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Maureen Condon, Boulder Journey School mentor teacher, shared work from her toddler class. As a class of children who were all brand new to school, it was imperative for the teachers to find the threads that would support their transition and carry the children into their citizenship at the school. Observations of the children, followed by subsequent dialogue with families, led to the class adopting baby dolls for each child in the class. This adoption sparked a year of partnership and collaboration that carried this class through multiple layers of investigation. To read more about the baby doll investigation, read Care, Community, and a Collection of Babydolls.

Following Maureen’s presentation, participants were asked to reflect on their own strategies for engaging families in partnership. The group shared specific strategies:

“Using text messaging can cut through the clutter of emails.”

“We use SeeSaw. The microphone app allows ELL children to speak native language to their parents who don’t speak English.”

Participants were also asked to uncover strategies to support increasing reciprocity among families:

“Creating a culture of openness that encourages dialogue is the foundation for thinking of strategies.”

“Creating a welcoming culture increases dialogue.”

“Creating a culture of openness and welcoming supports families in voicing their concerns as well as their joys.”

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Participants from schools in Denver share reflections on the strategies available to support family collaboration.

Meagan Arango, Boulder Journey School mentor teacher, shared a story of investigating risk with a class of preschool-age children. She shared her personal reflections about how risky it felt for her to even brooch the topic with the families in her class. Would it reflect negatively on her as a teacher? Would it suggest that she didn’t care about the children’s safety?

Through communication and carefully documented experiences, Meagan and her co-teachers, graduate students in the Boulder Journey School Teacher Education Program (BJSTEP), offered experiences that changed her image of children.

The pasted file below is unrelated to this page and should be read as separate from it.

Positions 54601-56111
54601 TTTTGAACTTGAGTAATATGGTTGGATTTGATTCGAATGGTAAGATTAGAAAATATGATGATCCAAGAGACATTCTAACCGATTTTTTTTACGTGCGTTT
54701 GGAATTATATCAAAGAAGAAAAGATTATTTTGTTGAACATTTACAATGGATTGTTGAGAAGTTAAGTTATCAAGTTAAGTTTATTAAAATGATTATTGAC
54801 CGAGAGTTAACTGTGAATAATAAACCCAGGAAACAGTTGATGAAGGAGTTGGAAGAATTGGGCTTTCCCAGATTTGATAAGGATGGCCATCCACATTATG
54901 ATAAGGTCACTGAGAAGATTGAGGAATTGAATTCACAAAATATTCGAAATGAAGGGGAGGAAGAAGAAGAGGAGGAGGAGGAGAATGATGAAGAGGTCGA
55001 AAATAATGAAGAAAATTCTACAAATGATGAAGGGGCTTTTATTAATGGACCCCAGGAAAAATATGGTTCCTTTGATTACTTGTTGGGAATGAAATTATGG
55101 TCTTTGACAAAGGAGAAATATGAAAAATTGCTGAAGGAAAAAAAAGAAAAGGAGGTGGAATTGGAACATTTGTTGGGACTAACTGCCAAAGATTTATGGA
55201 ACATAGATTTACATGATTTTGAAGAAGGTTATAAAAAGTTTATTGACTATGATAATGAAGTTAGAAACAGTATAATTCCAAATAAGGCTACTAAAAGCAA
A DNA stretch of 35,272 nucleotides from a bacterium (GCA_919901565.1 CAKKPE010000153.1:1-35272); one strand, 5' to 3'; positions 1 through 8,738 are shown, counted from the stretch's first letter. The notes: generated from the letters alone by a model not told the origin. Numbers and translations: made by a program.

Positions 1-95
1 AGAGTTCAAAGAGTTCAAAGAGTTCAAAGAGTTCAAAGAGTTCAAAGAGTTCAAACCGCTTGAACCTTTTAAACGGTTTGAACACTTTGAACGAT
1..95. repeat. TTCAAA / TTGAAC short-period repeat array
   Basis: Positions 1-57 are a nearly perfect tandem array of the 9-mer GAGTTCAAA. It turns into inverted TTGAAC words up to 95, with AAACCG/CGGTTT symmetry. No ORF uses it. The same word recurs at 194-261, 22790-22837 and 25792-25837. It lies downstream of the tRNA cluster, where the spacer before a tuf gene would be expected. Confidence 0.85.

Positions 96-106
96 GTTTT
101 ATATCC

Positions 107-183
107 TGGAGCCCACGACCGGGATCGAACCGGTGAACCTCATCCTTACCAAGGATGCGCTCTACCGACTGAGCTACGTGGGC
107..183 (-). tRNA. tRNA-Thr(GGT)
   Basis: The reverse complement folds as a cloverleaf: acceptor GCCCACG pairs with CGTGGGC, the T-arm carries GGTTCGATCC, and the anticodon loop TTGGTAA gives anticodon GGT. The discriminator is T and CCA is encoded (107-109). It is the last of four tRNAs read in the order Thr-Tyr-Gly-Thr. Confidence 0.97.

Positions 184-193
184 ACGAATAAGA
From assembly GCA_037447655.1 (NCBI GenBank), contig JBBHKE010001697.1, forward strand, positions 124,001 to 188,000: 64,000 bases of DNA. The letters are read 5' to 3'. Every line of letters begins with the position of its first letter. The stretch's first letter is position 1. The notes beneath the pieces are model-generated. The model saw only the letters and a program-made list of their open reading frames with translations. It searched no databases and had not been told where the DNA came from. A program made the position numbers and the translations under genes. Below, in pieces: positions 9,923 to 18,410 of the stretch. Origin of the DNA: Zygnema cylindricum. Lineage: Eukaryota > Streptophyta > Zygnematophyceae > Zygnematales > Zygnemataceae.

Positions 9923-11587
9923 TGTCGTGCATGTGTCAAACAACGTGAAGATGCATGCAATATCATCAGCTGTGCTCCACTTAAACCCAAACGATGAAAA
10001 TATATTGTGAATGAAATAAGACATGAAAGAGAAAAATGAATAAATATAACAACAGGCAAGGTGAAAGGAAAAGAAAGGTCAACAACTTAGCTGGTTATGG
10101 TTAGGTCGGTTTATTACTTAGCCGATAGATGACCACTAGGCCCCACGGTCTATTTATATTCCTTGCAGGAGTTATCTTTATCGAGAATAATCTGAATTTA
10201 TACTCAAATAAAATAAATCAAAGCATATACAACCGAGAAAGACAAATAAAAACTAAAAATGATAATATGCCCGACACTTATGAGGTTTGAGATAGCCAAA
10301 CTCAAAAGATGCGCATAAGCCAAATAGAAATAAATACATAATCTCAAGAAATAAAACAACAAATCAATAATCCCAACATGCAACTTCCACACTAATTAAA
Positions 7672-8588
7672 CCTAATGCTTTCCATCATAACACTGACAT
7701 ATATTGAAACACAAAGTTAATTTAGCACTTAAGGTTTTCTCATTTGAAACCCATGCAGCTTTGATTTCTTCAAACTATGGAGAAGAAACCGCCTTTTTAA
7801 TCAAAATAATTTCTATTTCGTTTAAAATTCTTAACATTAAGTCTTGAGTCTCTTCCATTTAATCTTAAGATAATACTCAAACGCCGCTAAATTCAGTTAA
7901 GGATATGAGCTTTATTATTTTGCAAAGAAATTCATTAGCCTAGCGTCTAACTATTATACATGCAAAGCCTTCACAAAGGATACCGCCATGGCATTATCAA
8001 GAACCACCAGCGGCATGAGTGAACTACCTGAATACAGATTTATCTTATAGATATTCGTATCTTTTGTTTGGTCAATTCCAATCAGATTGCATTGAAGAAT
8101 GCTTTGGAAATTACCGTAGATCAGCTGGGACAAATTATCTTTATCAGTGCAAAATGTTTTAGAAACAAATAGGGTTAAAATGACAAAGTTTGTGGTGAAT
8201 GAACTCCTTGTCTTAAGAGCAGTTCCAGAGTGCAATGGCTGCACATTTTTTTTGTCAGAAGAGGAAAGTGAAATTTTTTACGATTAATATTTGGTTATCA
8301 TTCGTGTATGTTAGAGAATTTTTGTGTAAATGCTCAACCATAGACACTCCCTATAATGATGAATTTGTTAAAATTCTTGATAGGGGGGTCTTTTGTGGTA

With the support of the families, I was able to tackle a topic that felt too dangerous to research on my own. Because of that research, my image of the child was transformed, as I discovered how my fears had stymied my faith in their ability to assess risk. Because of the ongoing dialogue we maintained, I believe the families benefitted from these discoveries as much as I did. – Meagan 

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In addition to Boulder Journey School Mentors,  BJSTEP graduate students and alumni, and teachers from schools in the surrounding area, we were joined by educators from across the United States and Canada via Twitter. Read a recap of the Twitter conversation on Storify.

We hold professional development workshops monthly. They are open to everyone who can attend. Current BJSTEP members are always welcome to the evening workshops for free, while alumni attend for a 50% discount. We work hard to keep the workshops affordable for all members of our community at a $20 registration fee. Learn more about the Messing About workshop series.

The Blog As A Tool for Collaboration: Story from a Practicum Site

The value and practice of collaboration is a central component of the Boulder Journey School Teacher Education Program (BJSTEP). At Boulder Journey School, teachers are encouraged to reflect on the meaning of collaboration and practice it daily through their work with co-educators, children, and families.  Depending on the collective interests and strengths of the school community, collaboration can take many forms. 

Recently, educators at Boulder Journey School have engaged in research around the school blog and how teachers can effectively utilize their classroom’s blog to encourage active participation and collaboration among the classroom and school-wide communities. Each classroom has an online blog that serves to share daily, documented experiences and ongoing investigations with the wider classroom community.  

Continue reading “The Blog As A Tool for Collaboration: Story from a Practicum Site”

The Boulder Journey School Teacher Education Program Professional Qualities

We are currently educating children for a future that is rapidly changing. To prepare ourselves, we have to consider our role as learners – open to change, seeking possibilities, and compelled by the unknown.

 

The Boulder Journey School Teacher Education Program has developed a working list of “qualities” that we seek to support our graduate students in developing throughout their 12 month teaching and learning experience. The Professional Qualities are a response to the question:

How do we educate teachers, in order to educate students, for the current and future world?

Continue reading “The Boulder Journey School Teacher Education Program Professional Qualities”